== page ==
top of page

Placenta Services

Placenta Encapsulation is a centuries-old practice, most often seen in Chinese medicine. In short, it involves the practice of ingesting the placenta after it has been steamed, dehydrated, ground, and placed into pills. Traditionally, this is taken by the birth giver and is believed to impart numerous health benefits.  It is frequently taken shortly after giving birth, during the first menstrual period post delivery, or during menopause with the belief that it helps counter some of the symptoms of menopause.

placenta.webp

History & Benefits Of Placent Encapsulation

placentaprint_edited_edited.jpg

Placenta Prints

20230204_173125_edited_edited_edited.jpg

The Process of Placenta Encapsulation

placenta7.jpg

Packages & Pricing

placenta4.jpg

Tinctures

A jar of encapsulated placenta pills shot from above, which help during postpartum_edited.

Reserving Your Date

*Reserve your birth date (EDD)

Our encapsulation specialists get booked fast. To reserve your EDD we require a deposit at the time of booking.

*Contact your encapsulation specialist as soon as possible after the baby is born, so we can begin processing your placenta within 48 hours or less. We will come to the home, hospital, or birthing center for pickup.

*Once we receive your placenta, we begin processing it typically within 48 hrs.  Your capsules are then delivered to you within 72 hrs. We will contact you to ensure your encapsulation is prepared and delivered to meet your needs.

Please Reach Out With Any Questions

How do I keep my placenta after giving birth?

Ensure that your midwife, birthing team and/or family are aware that you wish to keep your placenta and note this in your birth plan. Discuss your plan to keep your placenta with your birthing team and family during your antenatal appointments. Hospitals will usually have a place they can store the placenta after it is birthed.

How do I store my placenta?

Your placenta needs to be kept cool to ensure it remains safe to consume. Your placenta should be stored in a refrigerator below 8°C after the cord is cut. However, not all hospitals will allow you to use their fridge/freezer. This is why it is important to be prepared with a cool bag or cooler.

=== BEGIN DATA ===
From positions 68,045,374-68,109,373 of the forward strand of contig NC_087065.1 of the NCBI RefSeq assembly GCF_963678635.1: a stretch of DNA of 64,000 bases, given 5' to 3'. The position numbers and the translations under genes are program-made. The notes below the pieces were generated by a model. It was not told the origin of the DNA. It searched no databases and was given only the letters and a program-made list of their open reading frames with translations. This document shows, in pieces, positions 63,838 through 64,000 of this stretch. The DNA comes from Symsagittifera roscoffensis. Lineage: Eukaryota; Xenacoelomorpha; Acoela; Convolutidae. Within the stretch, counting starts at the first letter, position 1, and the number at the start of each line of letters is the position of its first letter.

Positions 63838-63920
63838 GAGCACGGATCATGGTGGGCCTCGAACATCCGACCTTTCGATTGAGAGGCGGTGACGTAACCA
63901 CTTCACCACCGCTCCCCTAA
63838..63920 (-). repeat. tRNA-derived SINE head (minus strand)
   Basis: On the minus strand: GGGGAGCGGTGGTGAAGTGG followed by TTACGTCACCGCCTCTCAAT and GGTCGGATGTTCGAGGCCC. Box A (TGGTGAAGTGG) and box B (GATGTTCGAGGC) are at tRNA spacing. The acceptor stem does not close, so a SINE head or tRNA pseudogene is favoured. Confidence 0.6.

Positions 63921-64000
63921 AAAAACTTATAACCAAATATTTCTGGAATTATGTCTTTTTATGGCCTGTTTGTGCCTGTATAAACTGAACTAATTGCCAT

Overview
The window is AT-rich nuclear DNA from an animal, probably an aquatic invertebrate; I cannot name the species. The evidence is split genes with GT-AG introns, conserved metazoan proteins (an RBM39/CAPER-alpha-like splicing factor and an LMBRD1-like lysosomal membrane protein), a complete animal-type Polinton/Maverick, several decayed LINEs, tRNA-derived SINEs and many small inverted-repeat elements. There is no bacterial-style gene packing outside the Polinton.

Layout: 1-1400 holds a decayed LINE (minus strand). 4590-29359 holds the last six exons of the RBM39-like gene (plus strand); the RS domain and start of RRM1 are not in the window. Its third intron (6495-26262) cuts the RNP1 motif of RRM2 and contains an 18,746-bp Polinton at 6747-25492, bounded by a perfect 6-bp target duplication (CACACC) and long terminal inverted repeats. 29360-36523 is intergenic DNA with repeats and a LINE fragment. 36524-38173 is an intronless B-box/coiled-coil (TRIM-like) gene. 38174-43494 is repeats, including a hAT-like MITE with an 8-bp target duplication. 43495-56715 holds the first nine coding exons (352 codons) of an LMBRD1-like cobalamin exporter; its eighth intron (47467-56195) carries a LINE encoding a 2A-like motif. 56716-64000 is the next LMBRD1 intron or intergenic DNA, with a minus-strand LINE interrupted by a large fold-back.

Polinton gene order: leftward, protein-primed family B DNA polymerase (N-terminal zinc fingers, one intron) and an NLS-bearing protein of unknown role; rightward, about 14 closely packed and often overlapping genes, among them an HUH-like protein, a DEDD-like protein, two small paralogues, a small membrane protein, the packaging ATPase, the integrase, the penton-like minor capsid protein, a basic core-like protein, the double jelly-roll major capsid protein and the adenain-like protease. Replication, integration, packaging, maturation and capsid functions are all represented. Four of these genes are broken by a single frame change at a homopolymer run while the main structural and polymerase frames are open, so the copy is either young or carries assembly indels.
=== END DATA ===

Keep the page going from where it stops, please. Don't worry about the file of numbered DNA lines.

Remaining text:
If you do not have access to a fridge right away, your placenta should be double bagged into zip-lock bags and placed into a clean 2 litre sterile, leak-proof container as quickly as possible, but definitely within 30 minutes of its birth. This container should then go in to a cooler for no longer than 6 hours. The cooler should be filled with ice packs or two large bags of ice so that you can chill the placenta within 30 minutes of birth. After 6 hours your placenta should be stored in a fridge.

The placenta can remain the the fridge for up to 3 days. After that, the placenta must be stored in a freezer. It will stay preserved in the freezer indefinitely.

How do I get my placenta to you after I have given birth?

We can collect your placenta from your home or the hospital. When you book we will ask for your due date and contact you before this date to make sure you are prepared. When you go into established labor you should text us, with another text once you have given birth. You (or a family member) can then work out a plan with us over the collection of your placenta.

Are there any reasons the hospital may not allow me to keep my placenta?

This is very rare. If there are significant abnormalities of the placenta your healthcare team may send your placenta for further examination. Other conditions, such as signs of infection during labor, may mean that consuming your placenta is not advisable. The most usual reason is that your hospital, doctor or midwife are not aware that you want it to keep your placenta. Clear communication is therefore essential!

Are there any situations that would make it unsafe for me to consume my placenta?

There are a few situations where we would not be able to process your placenta.

These are:

  • If the placenta is sent to pathology

  • If there is a uterine infection or chorioamnionitis ( an inflammation of the fetal membranes due to bacterial infection)

  • If the placenta is improperly stored (sat out longer than 4-5 hours at room temperature post-birth with no preservation methods.)

  • Placentas that have sat in the refrigerator for more than 4-5 days without being frozen.

  • If the mother smoked during pregnancy or if there was heavy drug usage.

  • Cancer of the placenta, which is called choriocarcinoma.

Commonly Asked Questions

bottom of page